On September 2nd, the day after Labor Day, we got off the boat and were greeted by a social worker. I still remember the kind young man that was in charge of me, and he asked me what do I want. Anything, I could have anything I want, and all I could think of was bubblegum. I had heard of bubblegum and had never had any, so he got me some bubblegum. And he told me I was a cheap date. I had some anticipations when I got here – I was expecting, I truly was expecting to see the streets paved in gold, which didn’t happen, and I was expecting to see Franklin Delano Roosevelt come riding by on his white horse, which also didn’t happen.

Coming to America

On September 2nd, the day after Labor Day, we got off the boat and were greeted by a social worker. I still remember the kind young man that was in charge of me, and he asked me, what do I want. Anything, I could have anything I want, and all I could think of was bubblegum. I had heard of bubblegum and had never had any, so he got me some bubblegum. And he told me I was a cheap date. I had some anticipations when I got here – I was expecting, I truly was expecting to see the streets paved in gold, which didn’t happen, and I was expecting to see Franklin Delano Roosevelt come riding by on his white horse, which also didn’t happen.

Separation From and Finding Family

But…it was an interesting feeling, finally finding out, you know, that you were in fact an orphan, that your mom and dad are dead, that you don’t have any parents. I tried to compensate, in some strange ways. I would tell myself, and sometimes even tell my friends, that I was luckier than they were because they’re going to have to live through their parents dying, and I’ve already passed that. And I got myself to believe it. I got myself to believe that that was, that I was one of the fortunate few. The really weird, weird thing is that, back in 1991, when I attended the first Hidden Child Conference and sat in a session with a lot of other people my age who had been children during the Holocaust, who had been hidden with a family somewhere by their parents. And later, their parents came back, and that their life, they felt, was very traumatic because of the things that their parents had gone through, and that how they were related to each other. And I left that meeting where everybody was telling me that I was the lucky one, because I didn’t have to go through that, and…that still blows me away. But it’s, growing up in Atlanta – growing up anywhere, I imagine – but in the situation that I was in, at first not knowing what the situation was with my family, if I were, if I was going to get together. But never really having a nurturing parent, somebody that you knew you could rely on, not just to discipline you but to also hear what your fears are and live through your travails…it’s pretty tough.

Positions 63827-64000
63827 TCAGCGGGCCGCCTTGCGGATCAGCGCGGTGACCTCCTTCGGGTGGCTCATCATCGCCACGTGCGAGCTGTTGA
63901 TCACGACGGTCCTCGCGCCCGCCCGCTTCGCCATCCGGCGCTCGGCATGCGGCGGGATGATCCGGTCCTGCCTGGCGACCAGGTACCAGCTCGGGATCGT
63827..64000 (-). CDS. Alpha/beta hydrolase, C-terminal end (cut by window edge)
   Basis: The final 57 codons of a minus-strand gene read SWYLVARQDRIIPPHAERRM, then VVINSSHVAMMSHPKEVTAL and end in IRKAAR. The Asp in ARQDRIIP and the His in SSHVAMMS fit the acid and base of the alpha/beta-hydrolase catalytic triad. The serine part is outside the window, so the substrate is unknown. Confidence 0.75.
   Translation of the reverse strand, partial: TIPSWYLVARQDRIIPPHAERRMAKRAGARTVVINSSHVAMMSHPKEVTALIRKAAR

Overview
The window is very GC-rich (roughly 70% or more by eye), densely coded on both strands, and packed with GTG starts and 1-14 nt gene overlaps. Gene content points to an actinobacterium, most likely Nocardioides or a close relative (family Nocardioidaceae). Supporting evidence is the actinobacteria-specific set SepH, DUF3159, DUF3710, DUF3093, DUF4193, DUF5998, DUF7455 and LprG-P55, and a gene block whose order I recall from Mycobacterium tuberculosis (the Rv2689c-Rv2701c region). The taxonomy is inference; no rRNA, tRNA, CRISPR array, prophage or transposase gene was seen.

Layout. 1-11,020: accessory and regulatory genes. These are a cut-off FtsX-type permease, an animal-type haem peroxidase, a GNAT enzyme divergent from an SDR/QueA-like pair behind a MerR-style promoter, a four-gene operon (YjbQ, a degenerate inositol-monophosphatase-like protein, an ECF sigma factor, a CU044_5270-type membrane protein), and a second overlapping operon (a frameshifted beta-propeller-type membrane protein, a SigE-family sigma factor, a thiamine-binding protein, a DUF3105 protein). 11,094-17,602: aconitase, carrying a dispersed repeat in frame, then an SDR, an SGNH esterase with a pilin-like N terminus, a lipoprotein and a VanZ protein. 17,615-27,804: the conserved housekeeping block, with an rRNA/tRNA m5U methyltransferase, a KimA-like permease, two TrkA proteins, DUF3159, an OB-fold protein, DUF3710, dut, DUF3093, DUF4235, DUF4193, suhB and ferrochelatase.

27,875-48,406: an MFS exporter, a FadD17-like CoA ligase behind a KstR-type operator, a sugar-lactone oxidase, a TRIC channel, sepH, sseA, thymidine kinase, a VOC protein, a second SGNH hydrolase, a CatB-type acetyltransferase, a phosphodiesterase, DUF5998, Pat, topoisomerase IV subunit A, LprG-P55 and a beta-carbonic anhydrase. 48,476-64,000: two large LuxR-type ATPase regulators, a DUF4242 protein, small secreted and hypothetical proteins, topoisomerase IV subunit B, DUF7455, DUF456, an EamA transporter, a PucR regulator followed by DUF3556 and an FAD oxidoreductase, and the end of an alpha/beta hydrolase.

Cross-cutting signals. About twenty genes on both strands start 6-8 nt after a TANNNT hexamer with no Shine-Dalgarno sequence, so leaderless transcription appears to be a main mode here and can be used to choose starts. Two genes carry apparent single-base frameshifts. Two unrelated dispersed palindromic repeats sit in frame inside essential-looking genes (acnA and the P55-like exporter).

From a Child’s Perspective

Well, we have to go back, actually, to being in Europe, because, you know, when we got to France and were no longer with parents, I was no longer with siblings either, at least for almost three years, being all by myself. So when I finally got back together with my siblings, it was like, it was almost like I wasn’t there, like I wasn’t…I mean, I never knew anything about any relatives that we had. I never knew anything about what was going on with our parents. I mean, I have the letters that my mother wrote us and my father wrote us now, but I never saw them when I was a kid. I was just totally out of the loop. You know, there were, I guess they wanted me to grow up and be a normal kid. But that, and plus the fact that I was a child and the fact that I was never in a concentration camp, and always whenever somebody talks about, well, somebody survived the Holocaust, “Well, what camp were you in?” As if that were the only category that existed. And I was convinced, I was convinced that if you’re not in a camp, you’re not a survivor of the Holocaust; it’s as simple as that. You’re just a person that happened to have been there. So even though I called myself a survivor when I talked to them about designing the memorial, I never really felt that I had a story to tell, as a survivor.